PetaPixel

Photographer Couple Captures Their ALS Ice Bucket Challenge in Tintype

When photographer Mark Dawson and his girlfriend photographer Kari Wehrs were challenged to the popular ALS Ice Bucket Challenge, they decided to go old-school. In addition to donating — that is, after all, the real point of all this — they set up an old tintype camera and captured the entire thing 1850s style.

In the above video’s description, he explains some of the challenges of capturing something like this using a process that really was never meant to shoot “fast action.”

The plate is not very light-sensitive, though, in the modern scheme of things. Forget cranking up the ISO to 3200 or so – this stuff is more like “ISO 0.3″. So I had to guess at an exposure that was long enough to have time to physically dump the ice, but short enough to capture the ice as it fell.

Screen Shot 2014-08-30 at 1.51.35 PM

The plan was to take a 2-second exposure to capture what was going on, but as he soon found out, “[It] turns out I can’t really step on the bulb, count one hippopotamus two hippopotamus, dump a couple gallons of icewater over my head, and release the bulb all at once.”

Fortunately there’s enough latitude in the development process that he was able to salvage the shot that was actually only exposed for about one second when all was said and done. Here’s the final tintype:

Icebucket challenge, old school style.

Check out the video at the top to see the ice pouring action, and then, whether or not you’re inclined to dump a couple of gallons of ice water on your head, head over to the ALS Association website and donate to the cause. Better yet, don’t do the water, donate to ALSA, and then donate something to charity: water as well.


Image credits: Photograph by Mark Dawson and used with permission


 
  • Ralph Hightower

    I thought this would be another boring “Ice Bucket Challenge”, but wait! They’re using a 4×5 camera! Awesome!

  • TerraKacher

    The video shows that your in the reversed posotions. So this must of
    been a recreation of the picture you took. And if you were really
    processing the picture,you wouldn’t bring it into the light till it was
    in the fixer bath. Great job, love it.

  • http://www.nomadicfrog.com Mark Edward Dawson

    Tintypes are direct positives: as I’m sure you know, lenses reverse and turn the projected image upside down, and that is what the tintype captures. A film NEGATIVE from this camera would be reversed and upside down, then the printing process to make a positive “corrects” those things.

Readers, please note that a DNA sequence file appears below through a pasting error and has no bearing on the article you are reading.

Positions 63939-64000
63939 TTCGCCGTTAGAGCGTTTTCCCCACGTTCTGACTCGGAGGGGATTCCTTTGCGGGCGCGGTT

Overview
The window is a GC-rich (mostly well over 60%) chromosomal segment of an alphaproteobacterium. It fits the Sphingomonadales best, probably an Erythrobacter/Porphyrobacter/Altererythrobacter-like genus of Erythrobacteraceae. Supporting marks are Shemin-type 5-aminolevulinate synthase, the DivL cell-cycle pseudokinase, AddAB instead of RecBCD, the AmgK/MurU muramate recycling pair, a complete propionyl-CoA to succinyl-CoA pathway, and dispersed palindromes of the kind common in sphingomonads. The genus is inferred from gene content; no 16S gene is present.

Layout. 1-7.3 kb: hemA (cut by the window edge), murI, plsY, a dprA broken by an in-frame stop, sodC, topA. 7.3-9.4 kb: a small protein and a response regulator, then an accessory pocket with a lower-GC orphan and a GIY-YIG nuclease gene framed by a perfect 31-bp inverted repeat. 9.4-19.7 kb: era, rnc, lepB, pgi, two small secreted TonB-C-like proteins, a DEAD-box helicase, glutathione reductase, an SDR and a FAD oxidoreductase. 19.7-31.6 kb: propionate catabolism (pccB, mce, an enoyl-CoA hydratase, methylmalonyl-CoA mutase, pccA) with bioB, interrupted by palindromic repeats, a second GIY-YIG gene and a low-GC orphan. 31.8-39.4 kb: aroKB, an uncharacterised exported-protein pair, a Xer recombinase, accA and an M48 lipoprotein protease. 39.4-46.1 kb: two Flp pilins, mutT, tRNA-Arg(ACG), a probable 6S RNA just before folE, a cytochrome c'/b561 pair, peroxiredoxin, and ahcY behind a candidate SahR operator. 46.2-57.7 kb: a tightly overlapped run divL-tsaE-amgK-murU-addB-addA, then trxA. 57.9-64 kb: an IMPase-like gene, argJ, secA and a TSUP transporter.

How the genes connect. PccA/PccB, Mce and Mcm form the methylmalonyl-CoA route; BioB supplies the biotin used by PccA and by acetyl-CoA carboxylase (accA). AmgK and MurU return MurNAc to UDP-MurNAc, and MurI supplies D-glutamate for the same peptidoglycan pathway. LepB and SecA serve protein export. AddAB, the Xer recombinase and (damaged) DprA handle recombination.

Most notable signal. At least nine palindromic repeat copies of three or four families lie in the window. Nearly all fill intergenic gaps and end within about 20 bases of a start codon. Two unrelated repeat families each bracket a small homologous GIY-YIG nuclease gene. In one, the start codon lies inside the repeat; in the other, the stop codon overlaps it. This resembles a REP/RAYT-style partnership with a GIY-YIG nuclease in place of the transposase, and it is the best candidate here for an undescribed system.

A tintype is a direct positive created in camera. I can rotate it to be right-side up, but I can’t flip it horizontally.

    It’s not a recreation, this is the reality of the tintype process.

    Also related to tintyping (remember, it’s not film), the plates are no longer light sensitive after the development process has been stopped (which did happen in safelight conditions). So it’s safe to bring into the light before fixer, in fact, but in this case the tray I was carrying WAS fixer, just to bring it out in front of the camera to capture the end of the fixing process (which, with tintypes, is amazing to watch).

    So, it helps to know the process we are using before thinking it is a recreation or otherwise being faked.

  • Lowell Peabody

    Great idea, and a little more fun added!!

  • TerraKacher

    Mark,
    I’m sorry if I implied that it was fake. Recreating is nothing wrong with that or if it’s live. I’m sorry for the comment I made. I too am a photographer and grew up in a black and white darkroom. But we never used tin plates. I should of looked up the process of tin photography before opening my fat mouth. Again I apologize for any hardship or feelings I have caused.
    I still haven’t looked it up yet, but is the tin in the film holder for the camera? I guess it would be. By using that method, you would have a hard time photographing anything in print. Take care,
    Jan

  • http://www.nomadicfrog.com Mark Edward Dawson

    No sweat! :-)

    Yes, the tin is in the film holder. There are specialized plate holders, but in my case I have a normal 4×5 film holder that has been converted for this use. (So instead of a memory card that can hold hundreds or thousands of images, this thing holds one.)

    In a nutshell, you coat a piece of metal (or glass) with the collodion substrate, sensitize it in a bath of silver nitrate, load it into the holder (which is then light tight), put that in the camera, make the exposure, then go back in the darkroom to develop and fix.

    The catch to all that is that you have to do it while it’s all wet, so all of that in the span of 5-15 minutes, usually, depending on temperature and humidity and such.

    As for everything being reversed, generally they just are. But I have heard of cameras with a set of mirrors to re-reverse the image before it hits the plate, but since exposures are already so long this makes them considerably longer.

    I think it was also done that photographers would go a second step and photograph the first tintype again, thereby correctly reversing it.

    But look closely at old tintypes – if there is text, it’s probably backward!

    If you were to do this on glass then you would have a more conventional negative, which when printed would again be correctly oriented. And of course you can flip the image in Photoshop if you want, but I like to leave my tintypes as they came out of the camera – being backwards is part of the object.

    If you ever get a chance to try it, it’s pretty neat!

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